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Sky is the legal limit in Hong Kong
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Sky is the legal limit in Hong Kong

HONG KONG’S legal services market is humming and as a result the recruitment market is also enjoying an upsurge. Although lawyers with a specific skill set, including proficiency in written and…

HONG KONG’S legal services market is humming and as a result the recruitment market is also enjoying an upsurge.

Although lawyers with a specific skill set, including proficiency in written and spoken Mandarin or Cantonese and experience in corporate areas at a top tier law firm, are highly sought after, there are also significant opportunities for English-speaking lawyers. Which is good news for Australians looking to capitalise on the higher salaries and low tax rate available in Hong Kong.

Liz Rooke, national manager for Hays Legal, said there had been an increased requirement for language skills across the board in Hong Kong, with an increase of China-related work being conducted. “That is as apparent in-house as it is in private practice,” she said.

“However there are still excellent opportunities for people [without language skills] from junior to senior.”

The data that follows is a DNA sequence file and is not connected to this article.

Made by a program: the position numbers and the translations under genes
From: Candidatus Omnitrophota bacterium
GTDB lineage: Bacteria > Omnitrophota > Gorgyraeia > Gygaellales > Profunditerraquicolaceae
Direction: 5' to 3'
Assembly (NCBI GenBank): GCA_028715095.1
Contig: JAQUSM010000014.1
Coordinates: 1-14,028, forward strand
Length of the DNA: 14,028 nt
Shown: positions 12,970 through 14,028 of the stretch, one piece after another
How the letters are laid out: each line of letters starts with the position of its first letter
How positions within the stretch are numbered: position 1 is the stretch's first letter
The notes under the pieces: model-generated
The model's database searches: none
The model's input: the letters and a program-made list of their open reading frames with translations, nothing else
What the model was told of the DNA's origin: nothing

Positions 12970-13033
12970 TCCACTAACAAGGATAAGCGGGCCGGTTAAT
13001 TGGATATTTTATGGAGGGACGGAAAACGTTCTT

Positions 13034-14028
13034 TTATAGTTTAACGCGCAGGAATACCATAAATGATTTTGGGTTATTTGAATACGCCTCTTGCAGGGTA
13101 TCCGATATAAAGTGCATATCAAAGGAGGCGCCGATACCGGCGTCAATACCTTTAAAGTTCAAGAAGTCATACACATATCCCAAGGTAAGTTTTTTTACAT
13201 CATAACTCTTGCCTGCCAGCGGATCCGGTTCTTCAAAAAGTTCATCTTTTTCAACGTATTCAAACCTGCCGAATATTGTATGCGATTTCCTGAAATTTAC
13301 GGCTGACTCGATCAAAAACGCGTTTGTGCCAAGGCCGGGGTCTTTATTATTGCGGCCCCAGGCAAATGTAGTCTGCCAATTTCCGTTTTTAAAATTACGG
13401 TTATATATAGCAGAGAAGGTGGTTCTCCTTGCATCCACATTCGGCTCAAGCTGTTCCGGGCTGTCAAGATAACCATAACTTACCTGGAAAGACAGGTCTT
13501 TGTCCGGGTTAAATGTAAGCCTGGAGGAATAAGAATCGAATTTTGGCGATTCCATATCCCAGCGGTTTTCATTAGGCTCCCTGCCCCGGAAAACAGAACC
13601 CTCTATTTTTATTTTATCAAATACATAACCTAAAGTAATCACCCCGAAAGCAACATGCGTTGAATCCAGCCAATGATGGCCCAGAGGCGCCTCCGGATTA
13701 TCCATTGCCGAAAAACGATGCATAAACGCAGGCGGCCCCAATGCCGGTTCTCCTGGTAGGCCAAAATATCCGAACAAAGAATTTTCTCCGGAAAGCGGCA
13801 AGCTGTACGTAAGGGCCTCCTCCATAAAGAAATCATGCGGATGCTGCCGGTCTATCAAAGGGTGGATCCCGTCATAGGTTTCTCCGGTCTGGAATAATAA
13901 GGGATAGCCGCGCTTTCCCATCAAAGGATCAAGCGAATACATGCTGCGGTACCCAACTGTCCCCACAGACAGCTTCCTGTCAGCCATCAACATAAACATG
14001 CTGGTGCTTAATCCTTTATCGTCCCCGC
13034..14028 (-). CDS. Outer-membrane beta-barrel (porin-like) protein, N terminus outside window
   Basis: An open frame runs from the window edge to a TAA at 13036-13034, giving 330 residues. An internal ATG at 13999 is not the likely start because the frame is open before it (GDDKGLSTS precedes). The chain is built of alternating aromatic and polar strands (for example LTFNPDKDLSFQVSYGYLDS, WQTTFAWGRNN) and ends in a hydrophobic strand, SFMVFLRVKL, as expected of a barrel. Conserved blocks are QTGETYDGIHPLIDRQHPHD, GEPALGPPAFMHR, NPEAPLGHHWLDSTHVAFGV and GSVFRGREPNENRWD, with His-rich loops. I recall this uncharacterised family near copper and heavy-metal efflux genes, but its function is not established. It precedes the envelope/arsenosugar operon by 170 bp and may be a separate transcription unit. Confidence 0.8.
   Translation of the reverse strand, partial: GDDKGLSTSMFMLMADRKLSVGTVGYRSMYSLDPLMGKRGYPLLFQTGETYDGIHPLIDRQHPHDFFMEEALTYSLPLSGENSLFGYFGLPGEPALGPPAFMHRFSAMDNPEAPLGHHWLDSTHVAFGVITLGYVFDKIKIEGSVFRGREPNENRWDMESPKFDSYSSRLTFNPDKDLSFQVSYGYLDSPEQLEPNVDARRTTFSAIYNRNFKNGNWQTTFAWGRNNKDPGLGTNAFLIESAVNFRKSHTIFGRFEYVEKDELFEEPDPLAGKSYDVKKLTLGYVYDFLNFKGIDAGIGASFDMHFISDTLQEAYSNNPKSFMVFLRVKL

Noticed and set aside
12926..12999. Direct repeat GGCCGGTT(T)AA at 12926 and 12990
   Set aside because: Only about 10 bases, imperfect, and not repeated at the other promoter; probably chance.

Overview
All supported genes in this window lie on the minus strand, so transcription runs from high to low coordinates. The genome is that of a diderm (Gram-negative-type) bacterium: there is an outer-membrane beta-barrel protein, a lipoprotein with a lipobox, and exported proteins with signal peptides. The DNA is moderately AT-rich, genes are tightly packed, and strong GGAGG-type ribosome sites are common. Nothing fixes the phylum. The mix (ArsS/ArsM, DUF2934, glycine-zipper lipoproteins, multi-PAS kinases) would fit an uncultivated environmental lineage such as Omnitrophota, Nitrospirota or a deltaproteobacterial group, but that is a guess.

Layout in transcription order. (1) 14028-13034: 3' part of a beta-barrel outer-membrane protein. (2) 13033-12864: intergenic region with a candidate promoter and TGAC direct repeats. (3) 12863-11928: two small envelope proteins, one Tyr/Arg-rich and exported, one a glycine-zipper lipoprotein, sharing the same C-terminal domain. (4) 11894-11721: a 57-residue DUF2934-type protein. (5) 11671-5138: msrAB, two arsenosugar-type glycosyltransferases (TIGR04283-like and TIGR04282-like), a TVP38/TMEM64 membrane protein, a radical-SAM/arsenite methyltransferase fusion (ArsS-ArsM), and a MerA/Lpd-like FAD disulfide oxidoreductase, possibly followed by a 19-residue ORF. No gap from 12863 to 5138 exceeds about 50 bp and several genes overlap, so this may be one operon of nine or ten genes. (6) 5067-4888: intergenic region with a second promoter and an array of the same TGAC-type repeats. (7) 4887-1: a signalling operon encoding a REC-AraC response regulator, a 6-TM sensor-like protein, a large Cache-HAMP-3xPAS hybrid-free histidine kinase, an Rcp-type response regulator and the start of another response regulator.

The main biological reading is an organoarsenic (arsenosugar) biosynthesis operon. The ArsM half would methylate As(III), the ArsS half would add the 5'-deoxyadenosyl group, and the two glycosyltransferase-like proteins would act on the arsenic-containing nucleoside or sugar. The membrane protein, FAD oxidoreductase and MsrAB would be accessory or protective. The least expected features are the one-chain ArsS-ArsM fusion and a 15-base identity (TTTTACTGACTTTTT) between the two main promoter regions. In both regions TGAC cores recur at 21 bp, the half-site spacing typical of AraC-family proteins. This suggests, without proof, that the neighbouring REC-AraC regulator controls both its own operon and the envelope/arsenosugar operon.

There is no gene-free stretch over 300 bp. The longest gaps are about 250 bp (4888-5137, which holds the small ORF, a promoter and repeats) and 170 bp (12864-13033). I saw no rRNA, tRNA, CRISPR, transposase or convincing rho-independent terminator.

The recruitment agency has responded to the increased activity in Hong Kong and China, and indeed the general boom throughout Asia, by opening an office in Central Hong Kong.

“They will be recruiting for Asia generally, for both law firms and in-house,” Rooke said. “We have already got the majority of international firms there covered anyway, and a lot of the firms have arms in the US, so we are already well-networked there.

“It was a natural progression for us and an indication of the way the market has grown in Asia.”

Rooke said the Hong Kong office would be working closely with both the Australian and UK offices to fill the requirements for lawyers in the various jurisdictions.

Head of Naiman Clarke’s Asia desk, Andrew Cleary, said despite the increase in China-related work, the general upturn in activity in Hong Kong meant firms were taking a more flexible approach in terms of language skills. “It’s a shortage of lawyers, not of work, so they are now saying ‘let’s get the people on the ground.’ A lot of the work in Hong Kong is for English speakers.

He said as well as China and local Hong Kong work, there was work being funnelled through Hong Kong from throughout Asia. “As the economy gets healthier and healthier there is only going to be more demand for really high calibre legal services.”

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